not come close to giving one even a partial picture of this city. Dick
Termeer showed me quite a bit more.
I try to imagine the very first white settlers coming on
the Ohio River and up the Scioto to found
this town. The quiet confines of Riverview
Street certainly hold the promise of the beauty
by the river that those early pioneers saw. Granted, there a few more houses
there than in the early 1800’s but according to Dick the biggest draw
about this side of the river was the fresh spring water by the riverbank. You
can still see that spring down under the bridge, though it does claim that it
is no longer fit for drinking.
the old houses along High Street have plaques that attest to their historical
significance. Have you looked at the bricks that were made nearby and at the
stone that was quarried at the end of Riverview? As for me, I was trying to see where I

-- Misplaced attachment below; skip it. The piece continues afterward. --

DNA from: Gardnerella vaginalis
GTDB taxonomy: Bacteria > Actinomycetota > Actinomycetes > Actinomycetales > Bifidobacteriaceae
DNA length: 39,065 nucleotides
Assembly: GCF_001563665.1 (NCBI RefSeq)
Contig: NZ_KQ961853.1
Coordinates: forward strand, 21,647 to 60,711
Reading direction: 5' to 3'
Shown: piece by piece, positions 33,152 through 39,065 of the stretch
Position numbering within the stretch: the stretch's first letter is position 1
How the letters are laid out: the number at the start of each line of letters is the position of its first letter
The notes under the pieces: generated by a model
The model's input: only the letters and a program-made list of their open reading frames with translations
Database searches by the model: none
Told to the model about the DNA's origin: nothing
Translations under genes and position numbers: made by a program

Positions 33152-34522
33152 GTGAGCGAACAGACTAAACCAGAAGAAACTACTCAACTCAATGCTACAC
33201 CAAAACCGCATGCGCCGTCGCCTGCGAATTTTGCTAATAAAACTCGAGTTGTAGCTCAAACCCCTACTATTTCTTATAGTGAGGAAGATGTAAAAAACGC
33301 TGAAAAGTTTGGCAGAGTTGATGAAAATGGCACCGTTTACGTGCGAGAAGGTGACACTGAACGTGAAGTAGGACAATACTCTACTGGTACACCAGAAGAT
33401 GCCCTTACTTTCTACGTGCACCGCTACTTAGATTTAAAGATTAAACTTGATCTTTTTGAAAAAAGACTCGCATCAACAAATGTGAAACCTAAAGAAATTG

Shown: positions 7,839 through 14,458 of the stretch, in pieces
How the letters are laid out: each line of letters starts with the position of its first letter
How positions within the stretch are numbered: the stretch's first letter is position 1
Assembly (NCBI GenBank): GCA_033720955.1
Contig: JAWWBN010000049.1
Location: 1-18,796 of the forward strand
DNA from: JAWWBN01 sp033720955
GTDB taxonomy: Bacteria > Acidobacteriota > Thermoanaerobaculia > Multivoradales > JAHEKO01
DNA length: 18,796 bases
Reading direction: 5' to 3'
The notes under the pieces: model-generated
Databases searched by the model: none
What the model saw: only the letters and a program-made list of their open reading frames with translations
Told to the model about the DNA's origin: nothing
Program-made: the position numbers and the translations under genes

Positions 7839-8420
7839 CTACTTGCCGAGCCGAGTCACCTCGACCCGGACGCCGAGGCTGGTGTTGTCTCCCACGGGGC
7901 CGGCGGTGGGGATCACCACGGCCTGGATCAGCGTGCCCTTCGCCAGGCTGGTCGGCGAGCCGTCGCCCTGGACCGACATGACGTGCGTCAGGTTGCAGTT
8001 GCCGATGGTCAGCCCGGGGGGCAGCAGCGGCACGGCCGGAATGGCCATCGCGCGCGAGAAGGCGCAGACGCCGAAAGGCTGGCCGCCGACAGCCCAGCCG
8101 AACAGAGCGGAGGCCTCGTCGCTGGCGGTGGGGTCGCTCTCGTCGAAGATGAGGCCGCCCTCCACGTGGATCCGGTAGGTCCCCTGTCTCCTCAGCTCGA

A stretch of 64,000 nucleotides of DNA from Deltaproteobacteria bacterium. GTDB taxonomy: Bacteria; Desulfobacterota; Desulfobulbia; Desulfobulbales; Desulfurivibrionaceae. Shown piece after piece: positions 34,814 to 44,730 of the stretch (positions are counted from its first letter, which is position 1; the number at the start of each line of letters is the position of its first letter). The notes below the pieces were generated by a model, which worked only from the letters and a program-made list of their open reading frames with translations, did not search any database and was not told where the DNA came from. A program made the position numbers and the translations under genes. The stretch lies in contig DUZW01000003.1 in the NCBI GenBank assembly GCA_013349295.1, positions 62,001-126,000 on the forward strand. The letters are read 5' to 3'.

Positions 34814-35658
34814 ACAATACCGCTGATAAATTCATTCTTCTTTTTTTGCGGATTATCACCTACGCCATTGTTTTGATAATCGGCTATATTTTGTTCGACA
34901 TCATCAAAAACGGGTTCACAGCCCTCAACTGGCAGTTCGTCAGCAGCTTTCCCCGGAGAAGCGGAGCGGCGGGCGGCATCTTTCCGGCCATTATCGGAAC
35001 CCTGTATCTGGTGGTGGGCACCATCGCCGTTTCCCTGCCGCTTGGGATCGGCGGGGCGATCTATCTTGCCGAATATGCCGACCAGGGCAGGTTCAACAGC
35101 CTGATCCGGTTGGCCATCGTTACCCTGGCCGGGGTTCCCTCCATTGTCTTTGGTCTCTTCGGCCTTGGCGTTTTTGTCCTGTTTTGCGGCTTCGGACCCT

could launch my kayak. I had been to a DCC member’s home down around
Hayden Run and made a mental note that I could easily go from 161 to Hayden
Run on the river. (All I had to do was
get my kayak from storage in Michigan 9-hours North, rent a pick up to bring
it south to Dublin, have someone help me carry it to the foot of the 161
bridge and then have them meet me at Hayden Run with the pick up and help me
carry it out. Alas, it seemed like a bit too much work for a 35- minute kayak
walked Riverview Street north
to the bridge at 161 and then took the stairs down to the river to the spring
and the Kiwanis park. It’s a great place, there is always something so
astounding when you are near a quiet river and yet just above is a very busy